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Black Boxes and Gray Spacs: how Illegal Accessory Dwellings Find Regulatory Loopholes
|Title:||Black Boxes and Gray Spacs: how Illegal Accessory Dwellings Find Regulatory Loopholes|
|Authors:||Lau, Questor Lau|
|Issue Date:||May 2014|
|Abstract:||Honolulu has one of the highest costs of living and the most unaffordable real estate (relative to income) in the nation (NILHC 2014) (Performance Urban Plannning 2012). Meanwhile, the current state of regulation in Honolulu is like a Black Box: perceived as slow, confusing and uncertain. In response, communities manifest Gray Spaces such as Illegal Accessory Dwellings (iADUs). Symbolically and physically, the ubiquity of iADUs lies in their agility to circumvent Black Box restrictions while preserving owner and users’ flexibility of use. When homeowners obtain permits for rooms labeled as “TV” or “Rumpus Room” and then (without a permit) convert the use of these spaces into an independent dwelling unit, they are cultivating ambiguity, using gray areas within the zoning code as a form of urban-economic resilience. Thus, when urban plans do not meet the needs of the community, homeowners respond by finding loopholes in land use regulations, using these types of living arrangements to create needed rentals (Reade and Di 2000). This paper highlights one such irony created by this semantic game: a structure can be built-to-code, but how it is used – can still be illegal. For example, when a floor plan is designed with a separate entry and kitchenette, it strongly suggests an eventual use as a separate dwelling unit. Thus, the rate at which Illegal Accessory Dwellings are created can be estimated by quantifying such suspicious floor plans. From 2005-2012, Illegal Accessory Dwellings comprised a low of 30% up to 46% of all new residential dwellings units created (not counting apartments and hotels). The highest rate of production was in 2008, during the Great Recession. Thus, this paper suggests that not only do Illegal Accessory Dwellings contribute a substantial number of units to the overall housing supply but also that homeowners increasingly rely on them during poor economic conditions. This research also serves as an example of how big data (ie. building permit information) is transforming people’s ability to understand their communities and how GIS maps can help spatially visualize data, thereby bolstering civic engagement. This paper also raises issue of US Census undercounting of “housing units”. Given the significant number of this type of housing, new methods that enable researchers to more accurately portray actual vs planned density, could potentially shift the official landscape of urban growth, infrastructure, and resource allocation. Research methods include correlational research, GIS mapping and case studies to explain how homeowners circumvent the rules.|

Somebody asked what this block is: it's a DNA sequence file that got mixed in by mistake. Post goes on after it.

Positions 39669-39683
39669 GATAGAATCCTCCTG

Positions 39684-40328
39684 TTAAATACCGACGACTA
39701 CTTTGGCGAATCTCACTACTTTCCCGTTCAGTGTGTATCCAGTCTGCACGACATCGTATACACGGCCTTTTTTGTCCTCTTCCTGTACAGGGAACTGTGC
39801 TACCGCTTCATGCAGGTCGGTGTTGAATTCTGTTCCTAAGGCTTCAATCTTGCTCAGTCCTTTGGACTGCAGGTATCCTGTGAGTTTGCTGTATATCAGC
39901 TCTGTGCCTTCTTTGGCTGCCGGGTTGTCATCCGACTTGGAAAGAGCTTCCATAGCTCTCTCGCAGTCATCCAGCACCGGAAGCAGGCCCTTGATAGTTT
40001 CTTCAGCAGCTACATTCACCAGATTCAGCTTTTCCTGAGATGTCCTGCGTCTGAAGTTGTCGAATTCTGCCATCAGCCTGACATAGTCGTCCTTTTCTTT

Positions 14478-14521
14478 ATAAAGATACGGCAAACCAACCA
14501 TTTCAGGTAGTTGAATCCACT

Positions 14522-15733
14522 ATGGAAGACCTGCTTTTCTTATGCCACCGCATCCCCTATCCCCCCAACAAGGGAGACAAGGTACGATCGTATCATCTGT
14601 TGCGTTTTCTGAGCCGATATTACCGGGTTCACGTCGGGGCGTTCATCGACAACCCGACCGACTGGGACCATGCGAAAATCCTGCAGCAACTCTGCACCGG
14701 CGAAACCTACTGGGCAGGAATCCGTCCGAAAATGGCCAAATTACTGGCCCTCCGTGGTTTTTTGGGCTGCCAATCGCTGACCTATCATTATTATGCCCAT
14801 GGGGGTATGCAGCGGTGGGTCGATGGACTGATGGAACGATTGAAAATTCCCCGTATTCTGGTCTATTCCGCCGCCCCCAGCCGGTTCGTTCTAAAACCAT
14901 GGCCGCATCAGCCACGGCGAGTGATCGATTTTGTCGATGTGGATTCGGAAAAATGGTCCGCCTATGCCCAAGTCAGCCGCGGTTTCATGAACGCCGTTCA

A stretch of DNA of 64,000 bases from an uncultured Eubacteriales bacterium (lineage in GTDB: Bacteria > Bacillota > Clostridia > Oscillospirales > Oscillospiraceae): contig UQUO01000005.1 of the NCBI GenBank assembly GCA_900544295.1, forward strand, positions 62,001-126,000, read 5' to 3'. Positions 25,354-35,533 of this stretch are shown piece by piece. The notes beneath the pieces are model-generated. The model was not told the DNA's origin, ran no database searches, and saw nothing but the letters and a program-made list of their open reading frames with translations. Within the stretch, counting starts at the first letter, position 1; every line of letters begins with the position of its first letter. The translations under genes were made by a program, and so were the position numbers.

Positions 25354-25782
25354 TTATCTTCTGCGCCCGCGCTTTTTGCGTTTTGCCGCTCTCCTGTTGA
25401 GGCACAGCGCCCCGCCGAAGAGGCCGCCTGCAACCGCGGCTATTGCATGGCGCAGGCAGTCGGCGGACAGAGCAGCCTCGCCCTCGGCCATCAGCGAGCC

|Appears in Collections:||2014|
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